Seemingly as quickly as it began, the Santa Fe Opera 2010 summer season has ended. On August 28, the final performance of the somewhat controversial Tales of Hoffmann was rendered; an overwhelming standing ovation followed; a very nice end-of-season party was enjoyed by all (courtesy of the management); and the next day we were all gone!
From the low humidity, high Southwestern desert heat of Santa Fe, I drove to the Albuquerque Sunport at 5:30 a.m., and boarded a plane bound for New York City. With a connection in Denver, and passing through Chicago, I finally arrived in a steaming hot Manhattan some 11 to 12 hours later, and headed straight to my apartment. With some unpacking to do, I thought longingly of getting into my over-sized bed to get some sleep, as I only slumbered for two hours the previous night. I did experience a deep comfortable sleep, but in the back of my mind, as I drifted off, was the fact that I had rehearsal the following day at the MET. We were to do a musical run-thru of the first Act of La Fanciulla del West.
The ‘first day of rehearsal‘ can be likened to ‘the first day of school‘ for children…only this is the adult version! I am not sure what it is, but the first day of rehearsal at the MET always makes me feel as if I am going to a branding ceremony; and we singers are the cattle! The tension is usually high, anxiety levels are generally up, and so I feel as if I am jumping into the fire. Santa Fe rehearsals are serious, to be sure; we have a short amount of time to get major operatic works onto the stage. But those first rehearsal moments at the MET can seem very, VERY serious and always no-nonsense. This is not because the MET staff makes us feel in any way uncomfortable or unwelcome; quite the contrary. But there is a sort of ‘corporate culture’ that one feels as we walk through the door that bespeaks “We are REALLY going to get to work now….forget where you were just were working for the summer….the REAL work is about to begin” ((((Ominous))))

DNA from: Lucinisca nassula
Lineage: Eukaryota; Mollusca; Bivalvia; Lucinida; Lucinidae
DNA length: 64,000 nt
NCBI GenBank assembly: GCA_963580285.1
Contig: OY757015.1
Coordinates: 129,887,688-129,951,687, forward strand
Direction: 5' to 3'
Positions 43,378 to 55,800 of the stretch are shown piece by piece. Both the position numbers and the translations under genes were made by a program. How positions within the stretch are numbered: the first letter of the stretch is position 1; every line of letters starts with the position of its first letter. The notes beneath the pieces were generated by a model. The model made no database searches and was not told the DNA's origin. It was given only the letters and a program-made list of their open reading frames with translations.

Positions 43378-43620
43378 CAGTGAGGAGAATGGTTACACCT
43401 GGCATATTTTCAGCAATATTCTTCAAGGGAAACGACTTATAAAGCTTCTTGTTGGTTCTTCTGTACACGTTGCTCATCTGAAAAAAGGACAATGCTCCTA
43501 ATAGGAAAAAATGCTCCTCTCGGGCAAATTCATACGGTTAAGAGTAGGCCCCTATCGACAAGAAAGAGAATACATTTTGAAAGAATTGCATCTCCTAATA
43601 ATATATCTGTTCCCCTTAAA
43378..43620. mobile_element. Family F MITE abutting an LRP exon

As the many singers filed into the rehearsal room, I found that my fears did not disappoint. Although there were some pleasantries exchanged between the many singers who have likely known one another for years (I myself saw someone that I had not seen for 15 years!), I felt that the tension in the room could only be cut with the sharpest of knives. The Maestri enter; the rehearsal begins exactly on time; the singing commences……
Before we know it, the Maestro has smiled often, corrections are indicated, mistakes are made, and nervous laughter eventually gives way to the ‘fear’. Similar to ‘the first day of school‘ for children, we adults also still leave ‘class’ and ‘the school day’ behind, as we say to ourselves…..”I guess that wasn’t so bad after all! I can’t wait to see what tomorrow will bring when the second day of school begins.”
Here’s to a good school year….I, I, I mean….a good season at the MET.